Winter sports championships canceled due to low participation


Madison DePover

Dylan McChesney defeats Warburg’s Owen McGlave by medical forfeit on Saturday, Jan. 30.

by Jake Brend, Sports Editor

NCAA Division III decided to cancel all 2021 winter championships on Feb. 3 due to low winter sports participation. 

For Simpson, this means that men’s and women’s basketball, men’s and women’s swimming and diving, men’s and women’s indoor track and field and wrestling will not be able to participate in any national championships this season. 

The decision was a shock to players, but not to athletic director Marty Bell and other athletic departments nationwide. The Division III Administrative Committee had been meeting for months prior while monitoring the COVID-19 pandemic.

“It was not out of the blue,” Bell said. “I was obviously disappointed for the student-athletes, but I understood the decision.”

Earlier this winter, Division III sent a declaration to all members to weigh the number of participants in each sport. Every single sport failed to meet the threshold of either 60% or 70%. 

Sophomore wrestler Colton Kinnison was upset at the decision. This cancelation makes it the second consecutive season without the national tournament.

“We work out butts off to train for March, and it’s been taken away for a second time,” Kinnison said. “The NCAA is not realizing what kind of impact this has on their division III athletes and how upsetting it is.”

Division III wrestling had a participation rate of 61.8%, which was the highest participation of any sport, but it still failed to meet the 70% threshold set by the NCAA. 

Senior women’s basketball student-athlete Jenna Taylor believes that all NCAA teams deserve equal opportunities to compete for championships.

“The fact that Division I and II teams are able to still have their championships, and we can’t, was kind of upsetting,” Taylor said.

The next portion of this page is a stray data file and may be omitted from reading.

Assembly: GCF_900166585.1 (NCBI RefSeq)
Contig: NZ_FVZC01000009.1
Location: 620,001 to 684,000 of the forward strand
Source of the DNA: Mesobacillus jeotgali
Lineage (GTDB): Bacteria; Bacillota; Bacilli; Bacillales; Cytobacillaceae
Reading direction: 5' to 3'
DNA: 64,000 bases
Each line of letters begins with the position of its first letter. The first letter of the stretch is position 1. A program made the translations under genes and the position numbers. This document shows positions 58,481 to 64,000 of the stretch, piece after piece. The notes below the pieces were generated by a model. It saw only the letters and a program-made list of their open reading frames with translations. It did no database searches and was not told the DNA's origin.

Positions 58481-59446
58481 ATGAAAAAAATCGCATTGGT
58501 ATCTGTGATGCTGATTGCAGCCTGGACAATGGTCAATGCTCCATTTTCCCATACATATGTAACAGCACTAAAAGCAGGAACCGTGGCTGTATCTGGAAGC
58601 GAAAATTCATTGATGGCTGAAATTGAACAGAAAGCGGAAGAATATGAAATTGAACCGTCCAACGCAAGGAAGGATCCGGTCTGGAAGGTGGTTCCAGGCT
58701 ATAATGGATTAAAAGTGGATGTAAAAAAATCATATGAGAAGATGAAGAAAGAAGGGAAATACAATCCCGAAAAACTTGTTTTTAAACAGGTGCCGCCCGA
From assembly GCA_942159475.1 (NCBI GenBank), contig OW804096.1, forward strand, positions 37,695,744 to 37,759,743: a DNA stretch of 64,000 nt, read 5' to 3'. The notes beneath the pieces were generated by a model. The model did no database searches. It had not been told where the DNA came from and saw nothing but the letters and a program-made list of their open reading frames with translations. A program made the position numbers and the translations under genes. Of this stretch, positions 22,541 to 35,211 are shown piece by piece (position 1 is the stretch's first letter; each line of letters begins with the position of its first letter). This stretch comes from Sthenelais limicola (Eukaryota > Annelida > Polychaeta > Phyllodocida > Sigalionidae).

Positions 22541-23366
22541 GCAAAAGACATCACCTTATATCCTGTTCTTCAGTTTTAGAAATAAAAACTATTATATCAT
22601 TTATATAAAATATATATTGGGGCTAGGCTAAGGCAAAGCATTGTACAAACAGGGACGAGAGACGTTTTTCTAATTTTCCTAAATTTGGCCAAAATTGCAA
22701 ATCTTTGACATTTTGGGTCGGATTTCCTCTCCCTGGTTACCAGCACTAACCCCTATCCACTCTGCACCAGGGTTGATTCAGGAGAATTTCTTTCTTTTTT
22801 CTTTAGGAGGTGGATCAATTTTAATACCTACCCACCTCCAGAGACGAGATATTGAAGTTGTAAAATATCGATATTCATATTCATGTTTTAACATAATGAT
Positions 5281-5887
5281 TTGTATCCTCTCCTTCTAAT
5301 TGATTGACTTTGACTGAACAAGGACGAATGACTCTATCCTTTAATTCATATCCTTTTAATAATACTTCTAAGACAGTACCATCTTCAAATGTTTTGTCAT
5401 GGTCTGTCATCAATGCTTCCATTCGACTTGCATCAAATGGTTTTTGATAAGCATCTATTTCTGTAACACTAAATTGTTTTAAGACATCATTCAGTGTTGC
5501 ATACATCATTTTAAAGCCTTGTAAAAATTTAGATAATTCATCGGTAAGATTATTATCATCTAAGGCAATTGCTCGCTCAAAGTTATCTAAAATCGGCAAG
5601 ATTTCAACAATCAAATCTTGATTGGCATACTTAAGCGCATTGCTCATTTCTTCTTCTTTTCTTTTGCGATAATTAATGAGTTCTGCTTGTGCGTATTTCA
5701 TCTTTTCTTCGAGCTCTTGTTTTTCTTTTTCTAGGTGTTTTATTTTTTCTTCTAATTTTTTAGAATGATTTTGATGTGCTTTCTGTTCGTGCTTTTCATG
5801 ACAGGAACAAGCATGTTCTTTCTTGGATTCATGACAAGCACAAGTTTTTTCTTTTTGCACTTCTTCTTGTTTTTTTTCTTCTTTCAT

Despite the disappointment, both athletes are focused on the road ahead of their respective teams. 

“No matter what has happened, all winter sports athletes need to control what they can control,” Kinnison said. 

For now, Simpson and the American Rivers Conference are looking at alternatives to substitute the national championships, but there hasn’t been any traction. 

“We’re talking about all those (possible substitutions) right now and what you have to remember is you can’t put each sport in a vacuum,” Bell said. “Because there’s overlap, there are other sports going on.”

As of right now, the A-R-C Tournament will be the end of the season for all of Simpson’s winter sports teams. Conference championships are always an exciting part of the season, but they will be enhanced this year.

“It always meant a lot but I think when you don’t have the next step beyond that, then it heightens the importance,” Bell said.

Men’s and women’s swimming is not an A-R-C sponsored sport. Instead, they will compete in the Liberal Arts Championship on Feb. 18 through Feb. 20. Wrestling doesn’t have a conference tournament scheduled at the moment.

The first A-R-C Tournament is scheduled for March 1 for both men’s and women’s basketball. Meanwhile, men’s and women’s track and field are scheduled to compete on March 5.  

“I try to focus on the rest of the season, controlling what we can control and winning the conference championship,” Taylor said.

Right now, that’s the highest honor any team can achieve.